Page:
Back pain is another serious condition that can severely limit a person’s ability to engage in normal daily activities and maintain full time employment. Back pain is a prevalent condition among the population, especially construction workers and other physical laborers. Many people fail to have it treated before it turns serious. Severe stomach pain, unexplained weight loss, and high fever are common symptoms of severe back pain. 

If you are experiencing any of these symptoms, you should contact your doctor. Regular checkups with your physician will help detect any underlying conditions that may be treatable. Your physician will recommend an appropriate treatment plan depending on the type of back pain you experience to help reduce its effect on the body. 

    5. Inflammatory bowel disease – 

Inflammatory bowel disease (IBD) is a term used to describe two similar conditions: Crohn’s disease and ulcerative colitis. These conditions are characterized by chronic inflammation of the gastrointestinal (GI) tract. The condition can cause severe pain and may even lead to bloody stools. An individual diagnosed with IBD may experience abdominal pain and even unintended weight loss. 

Several types of medications may be used to treat IBD. Surgery may be the only treatment option available for more serious cases of IBD when other treatments fail. The disease and symptoms of inflammation can be reduced but cannot be cured and may lead to chronic pain. In some cases, it can even increase the risk of colon cancer.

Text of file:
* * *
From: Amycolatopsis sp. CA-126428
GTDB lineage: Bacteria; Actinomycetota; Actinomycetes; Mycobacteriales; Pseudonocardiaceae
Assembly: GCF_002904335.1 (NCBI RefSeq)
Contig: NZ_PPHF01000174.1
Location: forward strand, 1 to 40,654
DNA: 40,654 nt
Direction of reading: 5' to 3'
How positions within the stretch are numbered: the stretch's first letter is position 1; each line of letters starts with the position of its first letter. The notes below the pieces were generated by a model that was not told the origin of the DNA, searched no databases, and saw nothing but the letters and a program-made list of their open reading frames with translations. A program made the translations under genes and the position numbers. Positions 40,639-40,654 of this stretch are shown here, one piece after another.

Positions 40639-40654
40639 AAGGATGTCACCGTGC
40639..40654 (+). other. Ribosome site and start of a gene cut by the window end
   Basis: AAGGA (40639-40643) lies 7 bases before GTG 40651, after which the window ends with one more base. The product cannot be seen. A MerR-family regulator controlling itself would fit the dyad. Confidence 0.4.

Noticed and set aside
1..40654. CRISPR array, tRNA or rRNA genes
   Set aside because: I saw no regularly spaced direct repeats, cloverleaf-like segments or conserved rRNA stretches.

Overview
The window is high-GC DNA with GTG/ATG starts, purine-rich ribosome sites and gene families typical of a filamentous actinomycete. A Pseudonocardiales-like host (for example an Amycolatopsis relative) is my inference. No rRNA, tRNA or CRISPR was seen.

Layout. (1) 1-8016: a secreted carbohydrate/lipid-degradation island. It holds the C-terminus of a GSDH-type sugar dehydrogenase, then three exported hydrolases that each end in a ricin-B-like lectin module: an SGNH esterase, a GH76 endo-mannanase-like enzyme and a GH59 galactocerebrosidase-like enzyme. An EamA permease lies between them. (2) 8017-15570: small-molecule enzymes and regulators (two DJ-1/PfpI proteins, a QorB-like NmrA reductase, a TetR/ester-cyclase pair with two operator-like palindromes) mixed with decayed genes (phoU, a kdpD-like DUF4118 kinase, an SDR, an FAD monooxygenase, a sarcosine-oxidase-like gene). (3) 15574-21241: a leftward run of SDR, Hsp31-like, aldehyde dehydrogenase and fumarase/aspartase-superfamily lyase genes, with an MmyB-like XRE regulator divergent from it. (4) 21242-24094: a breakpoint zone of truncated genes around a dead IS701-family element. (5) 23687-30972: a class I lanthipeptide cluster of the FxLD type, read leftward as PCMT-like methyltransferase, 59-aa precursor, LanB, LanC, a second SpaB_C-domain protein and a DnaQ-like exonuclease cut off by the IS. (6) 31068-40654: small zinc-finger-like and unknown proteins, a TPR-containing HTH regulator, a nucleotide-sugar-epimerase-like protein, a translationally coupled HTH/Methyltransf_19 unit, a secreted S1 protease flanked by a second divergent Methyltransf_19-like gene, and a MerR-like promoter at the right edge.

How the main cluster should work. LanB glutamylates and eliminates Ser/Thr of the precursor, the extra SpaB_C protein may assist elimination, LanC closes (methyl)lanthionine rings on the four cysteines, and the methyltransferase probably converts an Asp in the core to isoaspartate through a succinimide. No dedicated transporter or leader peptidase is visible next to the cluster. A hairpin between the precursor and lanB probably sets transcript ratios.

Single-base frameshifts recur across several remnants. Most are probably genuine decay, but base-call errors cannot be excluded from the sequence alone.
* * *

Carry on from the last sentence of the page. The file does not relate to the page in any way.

6. Broken bones – 

Breakage of bone can lead to chronic pain, which may not heal correctly even after recovery. An individual may experience bleeding and severe pain around the site. You should immediately see a doctor for treatment of the condition. The pain may take some time to subside. Your physician will recommend the appropriate medication or treatment. You should rest the site of the broken bone by preventing pressure on your body until your body has healed.

After some time, you may experience ongoing pain related to the break. While chronic pain is not a disability listed in the Blue Book of impairments, oftentimes pain is associated with an underlying condition that is listed in the Blue Book. Seek treatment when you experience a broken bone not only to protect your health, but because you must have medical evidence to prove your condition and seek disability benefits. 

7. Cancer